by Sonnhalter | May 3, 2017 | Marketing Tips
By Chris Ilcin, Account Superintendent, Sonnhalter
Pepsi recently had a severe digital flogging for a tone-deaf ad featuring Kendall Jenner and the evidently crisis-averting powers of their soda. From late night hosts and live shows in New York to TV pundits and seemingly everyone with a social media account, the multi-national corporation has been the punchline of many a joke.
Obviously there are a lot of lessons to be learned and cautionary tales aplenty. But for me, the main lesson in all of this comes down to:
Don’t try to be your brand. Have your brand be who you are.
What’s that mean? (more…)
by Sonnhalter | Feb 7, 2017 | Marketing Trends, Tradesmen Insights
By Scott Bessell, Idea Builder, Sonnhalter
There have been a couple of subtle changes (again) in the world of company/corporate identifiers—their logos.
One of the attempts at winning us over is the elimination of the company name from the logo itself. So, companies like Nike—the swoosh, McDonalds—the golden arches, Starbucks—that mermaid, Shell petroleum—a shell and a growing number of others are simplifying their logos. Those corporations have of course earned through time and billions of advertising this recognition. Joe’s Plumbing, with that flushing toilet logo will probably never obtain that same synchronicity (that immediate connection between you and the icon) the others have earned. (more…)
by tradesmeninsights | Jan 23, 2014 | Public Relations, Uncategorized
Today we have a blog post from Rosemarie Ascherl, PR Foreman at Sonnhalter, discussing factory tours and how they reflect your company’s brand image.
Last month, Sonnhalter employees had the opportunity to get their hands dirty with a visit to a local manufacturer, Lincoln Electric, that designs, develops and manufactures arc welding products, robotic arc welding systems, fume extraction equipment and plasma and oxyfuel cutting equipment.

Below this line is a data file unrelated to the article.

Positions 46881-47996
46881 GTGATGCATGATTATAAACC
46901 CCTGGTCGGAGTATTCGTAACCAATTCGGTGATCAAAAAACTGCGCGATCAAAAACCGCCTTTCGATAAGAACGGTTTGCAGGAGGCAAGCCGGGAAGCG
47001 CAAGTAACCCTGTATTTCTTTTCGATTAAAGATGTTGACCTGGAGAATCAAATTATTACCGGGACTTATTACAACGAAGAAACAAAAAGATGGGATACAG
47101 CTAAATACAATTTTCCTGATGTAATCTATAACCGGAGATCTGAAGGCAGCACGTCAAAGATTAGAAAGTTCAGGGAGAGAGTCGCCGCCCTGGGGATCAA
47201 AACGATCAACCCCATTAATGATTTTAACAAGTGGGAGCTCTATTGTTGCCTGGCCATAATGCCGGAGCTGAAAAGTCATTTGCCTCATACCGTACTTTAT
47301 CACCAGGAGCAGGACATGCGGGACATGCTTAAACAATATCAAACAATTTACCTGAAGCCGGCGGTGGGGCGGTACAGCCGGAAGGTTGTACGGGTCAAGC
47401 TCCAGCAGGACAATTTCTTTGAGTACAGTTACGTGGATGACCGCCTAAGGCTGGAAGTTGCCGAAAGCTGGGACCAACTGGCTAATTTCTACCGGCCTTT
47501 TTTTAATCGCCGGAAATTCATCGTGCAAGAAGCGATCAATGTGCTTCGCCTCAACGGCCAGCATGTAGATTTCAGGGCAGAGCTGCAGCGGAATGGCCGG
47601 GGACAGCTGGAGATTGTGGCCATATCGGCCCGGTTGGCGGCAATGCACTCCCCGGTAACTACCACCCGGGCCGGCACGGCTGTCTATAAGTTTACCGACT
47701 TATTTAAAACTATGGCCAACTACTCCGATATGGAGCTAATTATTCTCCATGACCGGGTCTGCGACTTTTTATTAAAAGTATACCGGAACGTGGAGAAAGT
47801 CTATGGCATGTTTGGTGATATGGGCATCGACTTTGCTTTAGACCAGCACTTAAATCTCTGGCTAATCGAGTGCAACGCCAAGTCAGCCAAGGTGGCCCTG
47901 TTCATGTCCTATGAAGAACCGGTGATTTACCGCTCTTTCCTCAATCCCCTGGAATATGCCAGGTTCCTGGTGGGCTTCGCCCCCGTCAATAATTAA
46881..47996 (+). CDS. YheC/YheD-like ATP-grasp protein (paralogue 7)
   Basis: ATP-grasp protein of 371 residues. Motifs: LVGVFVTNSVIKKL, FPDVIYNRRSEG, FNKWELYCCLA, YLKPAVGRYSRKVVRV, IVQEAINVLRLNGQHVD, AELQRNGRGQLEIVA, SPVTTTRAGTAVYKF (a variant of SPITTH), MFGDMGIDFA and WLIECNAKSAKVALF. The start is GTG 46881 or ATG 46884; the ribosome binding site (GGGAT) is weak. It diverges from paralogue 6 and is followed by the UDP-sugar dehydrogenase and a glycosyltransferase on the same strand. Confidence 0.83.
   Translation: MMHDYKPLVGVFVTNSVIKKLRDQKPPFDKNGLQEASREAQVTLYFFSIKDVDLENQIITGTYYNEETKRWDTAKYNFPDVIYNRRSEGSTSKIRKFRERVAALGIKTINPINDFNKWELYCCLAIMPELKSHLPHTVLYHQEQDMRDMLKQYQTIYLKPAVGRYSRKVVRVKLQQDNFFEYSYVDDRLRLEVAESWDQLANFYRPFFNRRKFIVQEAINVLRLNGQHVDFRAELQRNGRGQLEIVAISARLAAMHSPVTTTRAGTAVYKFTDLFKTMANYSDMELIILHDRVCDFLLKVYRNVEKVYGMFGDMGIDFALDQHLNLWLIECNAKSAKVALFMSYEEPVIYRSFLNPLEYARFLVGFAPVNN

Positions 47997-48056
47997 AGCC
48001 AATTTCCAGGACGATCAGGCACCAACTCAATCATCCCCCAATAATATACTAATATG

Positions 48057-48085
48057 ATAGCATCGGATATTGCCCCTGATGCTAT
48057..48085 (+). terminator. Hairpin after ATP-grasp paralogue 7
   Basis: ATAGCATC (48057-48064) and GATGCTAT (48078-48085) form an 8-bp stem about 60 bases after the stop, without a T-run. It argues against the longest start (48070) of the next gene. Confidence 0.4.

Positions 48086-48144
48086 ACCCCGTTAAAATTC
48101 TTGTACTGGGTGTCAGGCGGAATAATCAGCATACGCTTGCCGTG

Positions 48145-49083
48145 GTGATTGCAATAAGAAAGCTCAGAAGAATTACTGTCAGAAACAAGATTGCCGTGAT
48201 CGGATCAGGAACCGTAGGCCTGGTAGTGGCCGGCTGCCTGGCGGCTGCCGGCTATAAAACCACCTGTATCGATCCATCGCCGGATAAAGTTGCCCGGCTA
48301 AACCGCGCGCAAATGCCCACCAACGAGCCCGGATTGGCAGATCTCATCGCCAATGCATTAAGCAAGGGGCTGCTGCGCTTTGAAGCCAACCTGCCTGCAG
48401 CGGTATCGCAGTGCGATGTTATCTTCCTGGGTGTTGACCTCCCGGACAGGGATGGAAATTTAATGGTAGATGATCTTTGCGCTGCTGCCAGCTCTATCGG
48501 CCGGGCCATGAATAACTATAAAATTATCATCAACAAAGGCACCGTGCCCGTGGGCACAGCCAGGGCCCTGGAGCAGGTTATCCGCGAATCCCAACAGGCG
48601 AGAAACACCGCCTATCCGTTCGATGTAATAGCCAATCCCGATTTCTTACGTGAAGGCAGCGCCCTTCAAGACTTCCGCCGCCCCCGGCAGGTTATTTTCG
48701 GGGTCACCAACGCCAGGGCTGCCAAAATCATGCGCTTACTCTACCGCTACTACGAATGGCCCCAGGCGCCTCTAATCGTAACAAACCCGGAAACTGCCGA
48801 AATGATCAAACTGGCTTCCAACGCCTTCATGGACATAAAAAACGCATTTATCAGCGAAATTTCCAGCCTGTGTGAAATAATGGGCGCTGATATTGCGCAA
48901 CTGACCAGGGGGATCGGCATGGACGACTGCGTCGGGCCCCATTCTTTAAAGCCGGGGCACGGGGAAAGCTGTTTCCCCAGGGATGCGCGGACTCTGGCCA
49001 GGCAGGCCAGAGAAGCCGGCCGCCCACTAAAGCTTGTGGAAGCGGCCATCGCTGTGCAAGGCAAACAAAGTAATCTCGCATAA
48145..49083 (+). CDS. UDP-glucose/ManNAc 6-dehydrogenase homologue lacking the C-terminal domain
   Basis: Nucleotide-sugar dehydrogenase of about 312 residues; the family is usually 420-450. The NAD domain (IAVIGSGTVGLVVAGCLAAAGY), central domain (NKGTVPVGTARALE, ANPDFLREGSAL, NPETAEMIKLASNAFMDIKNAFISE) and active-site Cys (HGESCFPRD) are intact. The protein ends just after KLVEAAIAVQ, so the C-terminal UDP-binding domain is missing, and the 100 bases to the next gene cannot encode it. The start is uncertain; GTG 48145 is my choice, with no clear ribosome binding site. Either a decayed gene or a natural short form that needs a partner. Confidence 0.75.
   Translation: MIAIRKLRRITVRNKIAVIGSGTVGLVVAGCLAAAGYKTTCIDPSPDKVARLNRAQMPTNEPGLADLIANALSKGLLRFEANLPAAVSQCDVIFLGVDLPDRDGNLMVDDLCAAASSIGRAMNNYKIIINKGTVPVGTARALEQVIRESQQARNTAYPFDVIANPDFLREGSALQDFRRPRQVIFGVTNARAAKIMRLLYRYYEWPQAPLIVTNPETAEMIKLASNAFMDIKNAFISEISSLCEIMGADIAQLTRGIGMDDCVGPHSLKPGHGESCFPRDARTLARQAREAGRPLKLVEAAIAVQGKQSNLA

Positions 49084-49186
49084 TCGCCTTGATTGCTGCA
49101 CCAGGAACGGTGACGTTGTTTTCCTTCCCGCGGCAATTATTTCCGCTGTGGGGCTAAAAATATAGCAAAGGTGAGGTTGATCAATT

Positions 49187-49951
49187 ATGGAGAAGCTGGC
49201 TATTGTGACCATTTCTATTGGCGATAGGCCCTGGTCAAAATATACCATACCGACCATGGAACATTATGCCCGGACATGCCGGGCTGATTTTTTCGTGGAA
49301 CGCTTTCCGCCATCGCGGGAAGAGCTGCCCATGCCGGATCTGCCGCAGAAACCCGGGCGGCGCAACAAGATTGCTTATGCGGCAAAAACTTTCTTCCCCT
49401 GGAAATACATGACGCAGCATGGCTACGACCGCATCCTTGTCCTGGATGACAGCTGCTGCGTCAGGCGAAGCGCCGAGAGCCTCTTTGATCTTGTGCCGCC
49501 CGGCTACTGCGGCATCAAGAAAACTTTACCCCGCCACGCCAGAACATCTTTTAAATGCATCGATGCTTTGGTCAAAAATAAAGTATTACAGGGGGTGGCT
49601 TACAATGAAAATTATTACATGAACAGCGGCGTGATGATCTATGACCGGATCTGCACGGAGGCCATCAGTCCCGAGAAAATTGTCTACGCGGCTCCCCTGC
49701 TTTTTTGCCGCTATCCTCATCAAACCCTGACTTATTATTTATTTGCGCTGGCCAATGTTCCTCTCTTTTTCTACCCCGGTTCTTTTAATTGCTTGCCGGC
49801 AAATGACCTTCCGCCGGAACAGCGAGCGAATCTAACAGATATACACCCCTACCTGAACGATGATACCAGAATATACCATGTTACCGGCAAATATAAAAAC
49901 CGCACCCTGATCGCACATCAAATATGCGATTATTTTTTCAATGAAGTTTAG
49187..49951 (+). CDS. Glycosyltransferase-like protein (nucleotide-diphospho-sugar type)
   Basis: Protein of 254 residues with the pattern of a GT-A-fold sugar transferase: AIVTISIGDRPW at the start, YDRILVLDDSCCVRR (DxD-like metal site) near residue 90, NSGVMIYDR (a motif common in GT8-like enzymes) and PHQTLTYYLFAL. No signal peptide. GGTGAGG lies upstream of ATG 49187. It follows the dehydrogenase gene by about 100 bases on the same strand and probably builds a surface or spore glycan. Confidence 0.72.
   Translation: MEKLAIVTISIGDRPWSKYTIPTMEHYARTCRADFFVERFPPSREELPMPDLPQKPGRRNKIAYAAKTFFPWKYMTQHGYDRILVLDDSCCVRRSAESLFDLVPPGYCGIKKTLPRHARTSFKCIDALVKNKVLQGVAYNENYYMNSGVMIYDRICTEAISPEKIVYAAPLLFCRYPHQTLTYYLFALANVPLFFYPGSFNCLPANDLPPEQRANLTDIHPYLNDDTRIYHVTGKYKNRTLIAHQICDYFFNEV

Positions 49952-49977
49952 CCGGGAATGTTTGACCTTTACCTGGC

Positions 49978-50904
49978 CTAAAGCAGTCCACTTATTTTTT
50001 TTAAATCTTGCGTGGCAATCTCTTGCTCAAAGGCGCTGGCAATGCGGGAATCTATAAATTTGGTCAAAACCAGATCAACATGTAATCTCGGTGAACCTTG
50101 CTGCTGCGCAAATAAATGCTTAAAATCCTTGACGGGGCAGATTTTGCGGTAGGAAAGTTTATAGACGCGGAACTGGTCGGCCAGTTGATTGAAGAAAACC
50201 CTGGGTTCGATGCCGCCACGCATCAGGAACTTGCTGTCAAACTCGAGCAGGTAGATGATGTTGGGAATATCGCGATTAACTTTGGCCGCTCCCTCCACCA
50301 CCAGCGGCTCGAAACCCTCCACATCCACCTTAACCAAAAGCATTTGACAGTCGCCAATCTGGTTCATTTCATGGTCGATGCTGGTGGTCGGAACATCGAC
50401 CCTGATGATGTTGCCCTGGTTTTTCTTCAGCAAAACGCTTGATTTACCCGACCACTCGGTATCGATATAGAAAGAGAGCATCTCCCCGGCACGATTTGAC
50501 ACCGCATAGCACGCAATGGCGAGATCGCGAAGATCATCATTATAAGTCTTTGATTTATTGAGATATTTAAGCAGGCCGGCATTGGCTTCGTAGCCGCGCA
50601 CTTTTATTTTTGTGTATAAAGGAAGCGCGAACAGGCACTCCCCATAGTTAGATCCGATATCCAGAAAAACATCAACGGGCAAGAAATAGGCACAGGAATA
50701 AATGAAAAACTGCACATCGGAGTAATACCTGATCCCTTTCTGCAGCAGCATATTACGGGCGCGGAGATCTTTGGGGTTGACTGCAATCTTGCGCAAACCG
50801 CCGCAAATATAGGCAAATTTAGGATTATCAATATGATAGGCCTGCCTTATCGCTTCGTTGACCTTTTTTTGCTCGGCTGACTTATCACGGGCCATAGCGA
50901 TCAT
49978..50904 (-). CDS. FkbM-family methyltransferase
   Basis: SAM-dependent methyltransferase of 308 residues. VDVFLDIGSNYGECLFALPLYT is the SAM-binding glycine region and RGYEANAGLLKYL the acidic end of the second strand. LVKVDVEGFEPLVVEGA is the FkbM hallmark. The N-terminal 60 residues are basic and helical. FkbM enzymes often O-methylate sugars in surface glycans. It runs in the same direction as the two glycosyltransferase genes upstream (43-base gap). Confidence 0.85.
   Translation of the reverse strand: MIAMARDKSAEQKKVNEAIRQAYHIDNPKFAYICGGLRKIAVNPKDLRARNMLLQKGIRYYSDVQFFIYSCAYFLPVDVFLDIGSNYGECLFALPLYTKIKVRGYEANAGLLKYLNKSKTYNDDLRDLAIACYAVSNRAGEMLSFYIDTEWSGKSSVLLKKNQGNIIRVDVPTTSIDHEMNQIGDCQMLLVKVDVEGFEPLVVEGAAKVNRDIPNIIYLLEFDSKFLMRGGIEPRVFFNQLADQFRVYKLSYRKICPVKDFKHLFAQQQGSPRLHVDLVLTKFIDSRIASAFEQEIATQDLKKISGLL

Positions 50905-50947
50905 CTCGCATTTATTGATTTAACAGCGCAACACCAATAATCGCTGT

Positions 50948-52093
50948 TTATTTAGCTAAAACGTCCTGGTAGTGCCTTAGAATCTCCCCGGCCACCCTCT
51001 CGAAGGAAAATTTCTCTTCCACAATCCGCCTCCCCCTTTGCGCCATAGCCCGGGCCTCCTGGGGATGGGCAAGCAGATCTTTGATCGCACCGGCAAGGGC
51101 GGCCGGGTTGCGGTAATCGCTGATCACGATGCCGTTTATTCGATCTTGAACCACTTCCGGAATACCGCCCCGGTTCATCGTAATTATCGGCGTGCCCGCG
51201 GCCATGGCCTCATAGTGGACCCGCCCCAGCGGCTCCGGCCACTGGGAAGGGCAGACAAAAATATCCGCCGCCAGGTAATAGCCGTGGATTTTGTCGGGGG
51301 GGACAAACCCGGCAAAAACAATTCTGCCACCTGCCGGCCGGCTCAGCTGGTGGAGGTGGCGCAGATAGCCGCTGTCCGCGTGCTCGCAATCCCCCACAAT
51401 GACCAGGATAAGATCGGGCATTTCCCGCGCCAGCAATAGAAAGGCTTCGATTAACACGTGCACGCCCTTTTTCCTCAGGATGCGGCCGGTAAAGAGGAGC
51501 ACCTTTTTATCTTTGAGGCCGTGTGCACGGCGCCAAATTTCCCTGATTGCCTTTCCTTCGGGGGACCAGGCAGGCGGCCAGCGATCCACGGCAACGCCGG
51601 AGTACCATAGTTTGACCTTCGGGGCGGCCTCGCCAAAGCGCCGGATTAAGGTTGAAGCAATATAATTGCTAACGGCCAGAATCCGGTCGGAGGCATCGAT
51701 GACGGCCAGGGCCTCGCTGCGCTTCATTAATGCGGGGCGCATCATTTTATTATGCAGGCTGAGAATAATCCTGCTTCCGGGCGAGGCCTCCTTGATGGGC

We were greeted by our contact, given “VIP” badges and ushered into a comfortable lecture room where each employee’s name was on a placard alongside a packet containing Lincoln Electric information, safety glasses and headsets. After a short greeting by our host, our group was invited to snacks and beverages while watching a short video that covered a history and overview of the company and safety rules for our tour. After the video, we were turned over to our tour guide, a long-time employee, who regularly conducts tours.
Sonnhalter’s experience at Lincoln Electric was a terrific impression reflecting professionalism, pride, friendliness and openness that ultimately mirrors the Lincoln brand.
Does your company have a factory tour policy? Is it an open-door policy? Or is your company one that refuses visitors for fear of losing carefully guarded company secrets?
How your company handles the requests for factory visits, whether it is by an interested community member or a potential customer, is a reflection of your brand.
And once you decide to let visitors in your doors, how you handle their experience is another reflection of your brand.
Suggestions for creating a positive experience:
1. Select knowledgeable, experienced, personable people as tour guides.
2. While tours should be flexible based on your audiences’ needs, provide consistency in the messaging that is being revealed.
3. Establish rules that management or ownership is comfortable with, i.e. no photos, no cell phones.
4. Remember safety at all times.
5. Be friendly.
Having a policy on factory tours is important, and how the tours are handled ultimately affects your company’s brand image. Make it positive!